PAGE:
Friday, August 14, 2009

Oh no, I've said too much - I haven't said enough

I'd like to clarify something - I own my inactivity, my stalemate with Heaven. It is "me" centered, and it is largely affected by the way I perceive things. Knowing it and owning it might just be the first step in conquering it. This is the anatomy of my inactivity.

Three years ago, I called and asked my husband to come home from work and take the kids somewhere, anywhere. I had been preparing for my second thyroid scan and it had really done a number on me. I did not have the mental or physical energy to think or care about another living soul, let alone me. When he arrived the house seemed oppressive to me. My soul suddenly became claustrophobic, and all I could think was that I needed to get out, to clear my head.

I remember telling my husband I just needed to leave. And then I added quietly, "I don't know if I'm coming back."

Such is the effect of no thyroid in your system. I loathe prepping for that scan more than anything because the effects seem to last forever. It takes 6 weeks of no meds before you can have your scan and then it takes the drugs another 6 weeks to build back up in your system. It is essentially three months of hell. For everyone.

Now you know why I'm waiting another 2 years before I subject us all to that special kind of torture again.

Back to that particular day, I grabbed my husband's keys (because hello! better gas mileage, and I'm nothing if not practical - even in depression) and my purse. As I backed out of the driveway watching my husband stand in the doorway, I heaved a sigh from my toes and put the car in drive not really knowing if I would come back.

I made it about a mile down the road before the dam burst and the sobs wracked out of me. At this time I was still on speaking terms with my Maker. I pulled over and leaning forward peering up to the heavens through the glass of my husband's windshield, I told Him, "I cannot do this. This, THIS is too hard! And I think I know hard." I collapsed against the steering wheel, my body trembling with the force of my admission. I sat there holding on that wheel for dear life and cried until the tears couldn't come any more. And then I drove aimlessly for another three hours.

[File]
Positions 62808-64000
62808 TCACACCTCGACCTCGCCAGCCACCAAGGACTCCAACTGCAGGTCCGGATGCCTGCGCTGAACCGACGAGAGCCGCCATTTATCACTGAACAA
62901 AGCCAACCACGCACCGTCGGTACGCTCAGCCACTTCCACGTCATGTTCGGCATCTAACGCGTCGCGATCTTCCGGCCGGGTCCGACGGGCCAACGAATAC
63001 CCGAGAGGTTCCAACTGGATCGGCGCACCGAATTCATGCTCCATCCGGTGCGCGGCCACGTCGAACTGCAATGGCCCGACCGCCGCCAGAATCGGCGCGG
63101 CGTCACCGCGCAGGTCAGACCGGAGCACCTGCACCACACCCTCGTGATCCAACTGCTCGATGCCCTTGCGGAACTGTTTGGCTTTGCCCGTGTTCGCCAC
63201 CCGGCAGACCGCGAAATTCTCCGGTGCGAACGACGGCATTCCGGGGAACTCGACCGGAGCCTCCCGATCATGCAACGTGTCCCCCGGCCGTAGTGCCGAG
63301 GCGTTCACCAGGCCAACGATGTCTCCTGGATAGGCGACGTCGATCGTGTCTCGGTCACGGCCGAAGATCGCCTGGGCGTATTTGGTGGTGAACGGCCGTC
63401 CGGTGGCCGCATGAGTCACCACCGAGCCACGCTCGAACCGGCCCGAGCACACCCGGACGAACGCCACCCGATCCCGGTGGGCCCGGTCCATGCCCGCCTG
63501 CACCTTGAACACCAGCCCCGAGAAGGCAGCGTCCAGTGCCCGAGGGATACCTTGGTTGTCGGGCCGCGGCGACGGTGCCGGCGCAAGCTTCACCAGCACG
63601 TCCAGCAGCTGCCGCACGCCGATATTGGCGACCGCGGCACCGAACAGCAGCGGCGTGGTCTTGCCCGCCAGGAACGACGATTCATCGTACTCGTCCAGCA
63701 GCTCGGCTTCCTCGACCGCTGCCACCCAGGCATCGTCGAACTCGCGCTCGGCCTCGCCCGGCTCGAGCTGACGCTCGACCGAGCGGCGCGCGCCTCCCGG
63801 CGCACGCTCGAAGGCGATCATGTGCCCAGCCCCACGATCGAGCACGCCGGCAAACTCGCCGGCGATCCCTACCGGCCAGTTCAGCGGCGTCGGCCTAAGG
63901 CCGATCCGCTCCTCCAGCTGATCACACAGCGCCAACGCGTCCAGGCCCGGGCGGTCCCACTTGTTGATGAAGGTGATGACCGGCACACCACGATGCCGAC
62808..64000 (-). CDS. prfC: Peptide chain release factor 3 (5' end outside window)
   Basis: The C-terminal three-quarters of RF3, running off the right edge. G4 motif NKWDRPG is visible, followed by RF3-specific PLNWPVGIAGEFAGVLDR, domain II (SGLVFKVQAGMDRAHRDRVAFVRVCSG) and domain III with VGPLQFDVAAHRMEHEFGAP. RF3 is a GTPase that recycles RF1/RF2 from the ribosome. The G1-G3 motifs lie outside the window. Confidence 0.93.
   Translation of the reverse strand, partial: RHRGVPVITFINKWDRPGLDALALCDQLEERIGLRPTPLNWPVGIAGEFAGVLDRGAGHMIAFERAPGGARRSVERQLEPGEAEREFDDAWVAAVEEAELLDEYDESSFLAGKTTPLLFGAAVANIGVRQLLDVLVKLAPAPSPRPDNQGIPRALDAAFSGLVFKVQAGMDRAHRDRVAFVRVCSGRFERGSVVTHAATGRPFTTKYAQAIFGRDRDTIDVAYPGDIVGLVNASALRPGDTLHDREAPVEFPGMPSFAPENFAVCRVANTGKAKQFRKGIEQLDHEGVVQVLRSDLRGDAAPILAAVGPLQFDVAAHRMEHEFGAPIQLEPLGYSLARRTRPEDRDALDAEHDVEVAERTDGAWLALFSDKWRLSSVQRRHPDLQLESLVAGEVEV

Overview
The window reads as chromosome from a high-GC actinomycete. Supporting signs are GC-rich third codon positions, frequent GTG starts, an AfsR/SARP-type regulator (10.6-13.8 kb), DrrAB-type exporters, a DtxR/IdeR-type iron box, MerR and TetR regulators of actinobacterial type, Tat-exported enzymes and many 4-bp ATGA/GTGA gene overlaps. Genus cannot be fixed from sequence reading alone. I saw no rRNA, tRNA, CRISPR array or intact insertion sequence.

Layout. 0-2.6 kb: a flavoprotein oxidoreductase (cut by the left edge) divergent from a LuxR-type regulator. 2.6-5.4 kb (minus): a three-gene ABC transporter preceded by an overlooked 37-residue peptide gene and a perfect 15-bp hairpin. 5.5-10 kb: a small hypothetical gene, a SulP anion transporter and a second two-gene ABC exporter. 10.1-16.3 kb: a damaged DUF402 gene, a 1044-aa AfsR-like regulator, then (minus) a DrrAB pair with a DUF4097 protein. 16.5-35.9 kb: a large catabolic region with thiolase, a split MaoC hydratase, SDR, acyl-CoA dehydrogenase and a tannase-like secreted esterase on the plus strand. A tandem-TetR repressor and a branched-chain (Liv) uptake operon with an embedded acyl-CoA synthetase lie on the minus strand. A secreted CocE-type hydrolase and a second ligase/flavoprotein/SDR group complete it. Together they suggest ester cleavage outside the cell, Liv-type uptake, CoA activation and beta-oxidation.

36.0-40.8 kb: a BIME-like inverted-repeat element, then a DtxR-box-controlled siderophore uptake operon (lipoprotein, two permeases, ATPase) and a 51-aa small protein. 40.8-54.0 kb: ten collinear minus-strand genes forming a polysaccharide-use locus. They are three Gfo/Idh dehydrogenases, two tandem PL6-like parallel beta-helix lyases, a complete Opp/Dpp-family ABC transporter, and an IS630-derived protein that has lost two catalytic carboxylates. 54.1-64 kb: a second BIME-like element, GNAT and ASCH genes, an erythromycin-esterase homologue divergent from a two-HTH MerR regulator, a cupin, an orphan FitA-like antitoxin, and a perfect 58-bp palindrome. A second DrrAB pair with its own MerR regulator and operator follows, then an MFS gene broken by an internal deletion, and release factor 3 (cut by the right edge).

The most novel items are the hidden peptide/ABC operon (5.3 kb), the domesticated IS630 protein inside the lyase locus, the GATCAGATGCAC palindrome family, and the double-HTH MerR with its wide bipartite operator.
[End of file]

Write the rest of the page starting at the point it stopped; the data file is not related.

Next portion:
Somehow depression tricks you into thinking that your problems are heavier than the heaviest burden, that no one in the history of time has ever felt the weight of your sadness to this magnitude, because how could they even begin to bear it if they had? We all have hard things in our life, at least I choose to believe we do - it's just that some people's hard things are more obvious than other's.

Some of our hard things during those dark days: I'd been through one bout of my own cancer, had a bonus baby, and my son had been through one major surgery a year over the past 4 years. Going through this cancer screening put me over the edge, emotionally and physically. And so, I told God that He had overestimated my abilities and that He couldn't possibly make me do this. It just wasn't fair, you see?

I don't think He bought it, because one week later my son underwent a critical operation and was diagnosed with a rare, aggressive tumor. One that had the potential to be life-threatening. I still had two more weeks of prepping for my scan and I badly wanted to back out so I'd have my wits about me. But somehow, I knew. I knew my cancer was back. The scan was just a formality that confirmed my suspicions.

These were the darkest days I've ever had. I couldn't help but feel I'd brought it all on by opening my big mouth, and bam! right there I added guilt to the avalanche of depression. And then Ty had two major infections that could've claimed him, taken him back home. And bam! right there I added fear.

That was the start of my decline. The fact that our neighborhood felt powerless to know what to do and so did not visit him (except for a few people) or feel comfortable interacting with him was just the icing on the cake. It was when my choice was made.